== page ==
Search JTA's historical archive dating back to 1923

America and Zionism

February 1, 1935
See Original Daily Bulletin From This Date

From its very inception, the modern Zionist movement has recognized its complete dependence on the good-will of the enlightened nations of mankind. That Zionism in the main did succeed in obtaining this good-will is a matter of record. But in no country of the world, with the possible exception of Great Britain—whose relation to the movement is of a special character—has this good-will been more constant and cordial and genuine than in the United States of America.

The generous and unstinted support given to the cause of Zionism by the people and Government of the United States is, perhaps, one of the outstanding facts in modern Jewish history. It is impossible to hazard a guess what the ultimate fate of this great Jewish movement would have been were it not for the powerful support of America. Whenever the outlook appeared hopeless, whenever the obstacles seems well-nigh insurmountable, it was the magnificent and timely intervention of the United States that saved the day for the Jews and Palestine.


That this sympathy and understanding on the part of the United States is not dictated solely by considerations of internal political expediency, is easily deduced from a review of Zionism in America. Irrespective of the politics of the National Administration, Zionism was championed equally warmly by succeeding Governments. Wilson, on the one hand, Harding, Coolidge, and Hoover on the other, were uniformly friendly to our cause.

Moreover, sympathy for Zionism in America is not confined to official circles. The support of practically all classes of the population is, if anything, equally genuine. All organs of public opinion consistently voice their approval of our movement. With rare exceptions the public press of the Republic, its pulpit, its educators and intellectual leaders, its industrialists and labor leaders, have generously upheld the Jewish rights to their ancient Homeland. Their active support had in many cases the effect of turning a Jewish defeat into a victory.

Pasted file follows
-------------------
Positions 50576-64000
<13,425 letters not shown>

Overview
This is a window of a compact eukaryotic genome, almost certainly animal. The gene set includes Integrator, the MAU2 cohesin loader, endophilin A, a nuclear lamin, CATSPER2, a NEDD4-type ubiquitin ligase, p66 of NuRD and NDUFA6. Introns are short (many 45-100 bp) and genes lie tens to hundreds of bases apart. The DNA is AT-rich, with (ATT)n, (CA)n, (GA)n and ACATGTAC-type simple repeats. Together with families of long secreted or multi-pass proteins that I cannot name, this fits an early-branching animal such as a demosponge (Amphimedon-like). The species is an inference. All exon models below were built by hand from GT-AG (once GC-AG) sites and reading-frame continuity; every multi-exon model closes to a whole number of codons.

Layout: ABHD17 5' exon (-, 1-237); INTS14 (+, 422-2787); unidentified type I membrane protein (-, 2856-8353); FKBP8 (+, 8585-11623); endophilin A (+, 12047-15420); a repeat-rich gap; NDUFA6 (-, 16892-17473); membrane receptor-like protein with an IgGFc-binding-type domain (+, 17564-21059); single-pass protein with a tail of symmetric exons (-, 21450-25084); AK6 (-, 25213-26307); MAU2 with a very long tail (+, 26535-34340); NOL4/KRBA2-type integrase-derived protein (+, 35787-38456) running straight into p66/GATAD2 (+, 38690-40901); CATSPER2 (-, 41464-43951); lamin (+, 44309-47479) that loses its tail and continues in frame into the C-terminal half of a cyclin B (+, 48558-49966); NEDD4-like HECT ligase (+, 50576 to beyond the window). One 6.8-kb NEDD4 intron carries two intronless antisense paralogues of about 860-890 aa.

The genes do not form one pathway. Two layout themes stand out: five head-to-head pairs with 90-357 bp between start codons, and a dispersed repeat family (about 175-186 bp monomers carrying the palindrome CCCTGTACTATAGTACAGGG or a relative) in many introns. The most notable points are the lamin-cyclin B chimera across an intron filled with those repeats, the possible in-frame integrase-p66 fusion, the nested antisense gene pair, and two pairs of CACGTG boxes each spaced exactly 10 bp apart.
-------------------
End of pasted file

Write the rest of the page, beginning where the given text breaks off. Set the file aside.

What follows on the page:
When one stops to consider the reasons underlying this amazing and magnificent manifestation of friendship to the Jewish people and its aspirations, when one delves into the past relationship of the United States to Jewry, one is inevitably led to the conclusion that this attitude of the American people is not a passing whim, dictated by motives of a transitory nature, but may justly be said to constitute a well-defined national policy, whose roots are discernible in the early history of the white settlements in the New World, are imbedded in the cultural heritage of the American Nation, and are woven into the mentality of its people.

In this respect the United States offers a striking parallel to Great Britain. In both countries national characteristics and peculiarities of cultural development made for a fundamental and profound appreciation of Jewish aims in Palestine.


By some curious dispensation of fate, the Jews from the beginning have been peculiarly connected with America. This connection did not express itself only in the overwhelming spiritual influence of the Hebrew Scriptures.